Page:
According to the People’s Post, as medical understanding of Covid-19 develops globally, studies are increasingly indicating that the condition can present in widely diverse ways.
Dr Adri Kok, a specialist physician and president of both the International Society for Internal Medicine and the Faculty of Consulting Physicians of South Africa, says in addition to asymptomatic (showing no symptoms) carriers of the virus, it has been observed that some patients do not exhibit the respiratory symptoms (cough, shortness of breath, and a sore throat) that are most typical of Covid-19, and yet they develop sudden and potentially life-threatening complications arising as a result of the viral infection.
Dr Kok, who practises at Netcare Union and Netcare Clinton hospitals in Alberton, says that internationally, cases have been documented where patients present for the first time in an emergency setting with stroke, heart attack or various types of organ failure, and testing then reveals these patients to be Covid-19 positive.
“There are reports of even young people suffering a stroke, which occurs when a part of the brain is deprived of oxygen due to a blood clot, as a first indication that they have Covid-19.
“Although this virus primarily affects the upper airway and then the lungs due to droplet spread, Covid-19 may set in motion a series of reactions in the body, which may attack the small blood vessels that are crucial to the functioning of other organs including the heart, kidneys, and brain,” she says.
Dr Kok explains that sometimes the body has an overzealous reaction to an infection, known as a “cytokine storm”, which can lead to serious complications in some cases where people have contracted Covid-19.
Cytokines are proteins that our bodies release to communicate with various cells to co-ordinate bodily responses, as is the case when our immune system stimulates inflammation to fight infection, or clotting to help repair damaged tissues.
“It has been suggested that in some Covid-19 patients who progress to a more advanced stage of the illness, a cytokine storm causes a physiological change in the pneumocytes of the lungs and this then has a pro-thrombotic or clot-causing effect, potentially leading to abnormal clotting in small blood vessels. This blood clotting is known as thrombosis,” she says.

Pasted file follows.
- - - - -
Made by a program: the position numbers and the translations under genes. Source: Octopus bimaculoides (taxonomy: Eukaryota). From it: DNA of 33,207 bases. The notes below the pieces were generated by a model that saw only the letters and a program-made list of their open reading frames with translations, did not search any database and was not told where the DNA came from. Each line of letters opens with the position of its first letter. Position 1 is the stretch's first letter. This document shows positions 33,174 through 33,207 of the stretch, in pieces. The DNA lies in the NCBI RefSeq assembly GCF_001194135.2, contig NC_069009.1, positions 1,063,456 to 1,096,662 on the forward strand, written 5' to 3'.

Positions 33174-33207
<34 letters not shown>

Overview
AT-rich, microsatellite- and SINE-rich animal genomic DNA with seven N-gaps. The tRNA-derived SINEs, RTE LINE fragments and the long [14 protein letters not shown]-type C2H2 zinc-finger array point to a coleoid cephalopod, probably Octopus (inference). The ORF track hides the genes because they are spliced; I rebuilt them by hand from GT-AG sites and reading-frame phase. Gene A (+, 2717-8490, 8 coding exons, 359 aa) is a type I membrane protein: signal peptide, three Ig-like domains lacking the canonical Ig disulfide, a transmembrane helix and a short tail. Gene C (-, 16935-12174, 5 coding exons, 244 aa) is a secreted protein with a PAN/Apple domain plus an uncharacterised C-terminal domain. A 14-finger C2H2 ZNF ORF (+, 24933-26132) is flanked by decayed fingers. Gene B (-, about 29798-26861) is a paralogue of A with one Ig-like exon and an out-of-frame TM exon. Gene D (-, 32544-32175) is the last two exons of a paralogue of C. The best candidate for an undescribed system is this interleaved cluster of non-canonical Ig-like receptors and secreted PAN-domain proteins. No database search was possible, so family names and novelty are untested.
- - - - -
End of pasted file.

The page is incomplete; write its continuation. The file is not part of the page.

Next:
Apart from stroke, Covid-19 positive patients can also present with cardiovascular damage such as acute ischaemic heart disease or pulmonary embolism, a medical emergency caused by a blood clot blocking an artery in the lung, or other organ dysfunction related to thrombosis, including acute kidney failure.
“In addition, it has been observed that Covid-19 can significantly deplete blood oxygen levels even though the patient may not initially feel symptoms of respiratory distress, which is known as ‘silent hypoxia’. By the time people seek medical assistance, their condition may already be serious, with a low oxygen concentration recorded.”
Dr Kok says that in addition to Covid-19 testing, which has become standard for all patients being admitted to Netcare hospitals, a D-dimer test, which indicates clotting, must be performed and the blood oxygen level of emergency patients must be monitored.
“Supplemental oxygen and blood thinning medication, as appropriate, can help to restore blood oxygen and counteract the abnormal clotting effect,” she says.
According to Dr Kok, people who already have any kind of heart or blood vessel disease may be at greater risk for not only contracting Covid-19, but also more severe illness.
“People with chronic illnesses or co-morbidities, especially those over the age of 55, should remain in close contact with their doctor.”
Dr Kok advises that people should report any new symptoms that may arise to their doctor, either their general practitioner or relevant treating specialist, promptly.
“From what we know of Covid-19 so far, better outcomes for many health conditions are usually achieved with early treatment,” she concludes.
Source: People’s Post, News24
Photo Credit: Unsplash